Local authorities have long-standing powers to ensure that street names and numbers are clearly marked. These powers might be improved when opportunity allows but my right hon. Friend thinks that they are adequate meanwhile. The importance of using them to the full was emphasised in a circular from the Ministry of Transport early last year.
Does not the hon. Gentleman realise that, whatever the powers, the performance is wholly inadequate? Could not this very simple reform have a little precedence over some of the less desirable things which the Government are proposing, like steel nationalisation?
The hon. Gentleman has answered his own supplementary question, because the gap is not mainly in the powers; it is mainly in the execution. My right hon. Friend is very anxious to see an improvement in that respect and hopes very much that local authorities will use their powers more effectively than they are doing.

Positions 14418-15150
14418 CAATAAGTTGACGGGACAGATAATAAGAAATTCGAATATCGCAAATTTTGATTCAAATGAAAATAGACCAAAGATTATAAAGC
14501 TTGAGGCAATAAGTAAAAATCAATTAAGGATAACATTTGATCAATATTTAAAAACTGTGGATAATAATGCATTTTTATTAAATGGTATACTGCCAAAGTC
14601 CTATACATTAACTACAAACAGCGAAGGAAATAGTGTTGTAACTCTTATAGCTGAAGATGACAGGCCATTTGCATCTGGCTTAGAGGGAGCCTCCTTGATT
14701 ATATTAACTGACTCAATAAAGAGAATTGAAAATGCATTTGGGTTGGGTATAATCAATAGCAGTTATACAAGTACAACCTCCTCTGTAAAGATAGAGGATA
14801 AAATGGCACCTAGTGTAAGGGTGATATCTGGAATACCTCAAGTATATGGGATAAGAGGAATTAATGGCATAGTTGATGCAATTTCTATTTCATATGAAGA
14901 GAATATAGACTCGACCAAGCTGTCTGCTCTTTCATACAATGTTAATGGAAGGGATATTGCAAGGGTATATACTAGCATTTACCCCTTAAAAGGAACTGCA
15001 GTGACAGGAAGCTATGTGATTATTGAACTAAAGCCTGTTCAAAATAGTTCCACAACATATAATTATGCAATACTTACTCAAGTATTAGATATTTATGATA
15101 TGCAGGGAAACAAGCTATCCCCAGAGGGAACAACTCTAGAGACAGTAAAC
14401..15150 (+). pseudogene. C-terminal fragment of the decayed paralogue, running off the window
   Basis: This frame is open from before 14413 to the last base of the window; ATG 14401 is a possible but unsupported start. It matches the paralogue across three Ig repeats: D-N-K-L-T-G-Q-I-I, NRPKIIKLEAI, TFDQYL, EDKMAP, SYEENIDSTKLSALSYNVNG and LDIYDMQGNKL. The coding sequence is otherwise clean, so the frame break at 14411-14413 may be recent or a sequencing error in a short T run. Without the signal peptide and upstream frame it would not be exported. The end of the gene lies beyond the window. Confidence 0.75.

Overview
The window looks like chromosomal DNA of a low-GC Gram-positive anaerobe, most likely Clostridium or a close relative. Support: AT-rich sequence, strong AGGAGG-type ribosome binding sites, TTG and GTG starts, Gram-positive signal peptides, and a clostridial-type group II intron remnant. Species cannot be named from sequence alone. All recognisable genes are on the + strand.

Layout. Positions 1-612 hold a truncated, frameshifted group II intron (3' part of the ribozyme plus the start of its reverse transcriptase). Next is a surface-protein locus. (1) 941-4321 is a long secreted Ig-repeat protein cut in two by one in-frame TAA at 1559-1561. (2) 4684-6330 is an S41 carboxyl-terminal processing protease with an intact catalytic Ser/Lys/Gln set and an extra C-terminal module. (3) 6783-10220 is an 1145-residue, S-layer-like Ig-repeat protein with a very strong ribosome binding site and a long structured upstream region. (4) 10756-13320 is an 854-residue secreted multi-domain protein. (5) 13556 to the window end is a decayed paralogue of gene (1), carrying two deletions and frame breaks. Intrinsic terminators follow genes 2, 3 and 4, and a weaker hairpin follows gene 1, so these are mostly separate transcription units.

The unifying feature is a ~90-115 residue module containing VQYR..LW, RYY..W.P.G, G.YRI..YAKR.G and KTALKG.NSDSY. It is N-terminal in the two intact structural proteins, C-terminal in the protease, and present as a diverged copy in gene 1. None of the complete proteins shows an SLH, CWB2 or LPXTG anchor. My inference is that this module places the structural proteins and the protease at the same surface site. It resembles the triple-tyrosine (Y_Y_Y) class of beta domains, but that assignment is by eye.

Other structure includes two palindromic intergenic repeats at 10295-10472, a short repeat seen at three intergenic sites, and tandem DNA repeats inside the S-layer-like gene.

Is the hon. Gentleman aware that this is the second time this afternoon that we have been told that local authorities have the powers but that they do not appear to be using them? Will he get all local authorities, where necessary, to exercise their powers?
It may be that the enthusiasm of local authorities has been somewhat dissipated during the past 13 years. My right hon. Friend is very anxious that local authorities should be aware that he will encourage them in showing initiative in using their powers.
Will the hon. Gentleman bear in mind that, despite the desirability of this, sudden changes cause considerable inconvenience to householders? Will he ask local authorities to give reasonable warning and not demand these changes to be made with the absolute minimum of delay, which can cause a great deal of inconvenience?
As I think the hon. Member for Cheadle (Mr. Shepherd) suggested, a great deal of inconvenience is caused by bad marking of streets and some risk by people stopping in cars to look to see where they are. It is important that this matter should be brought up to date.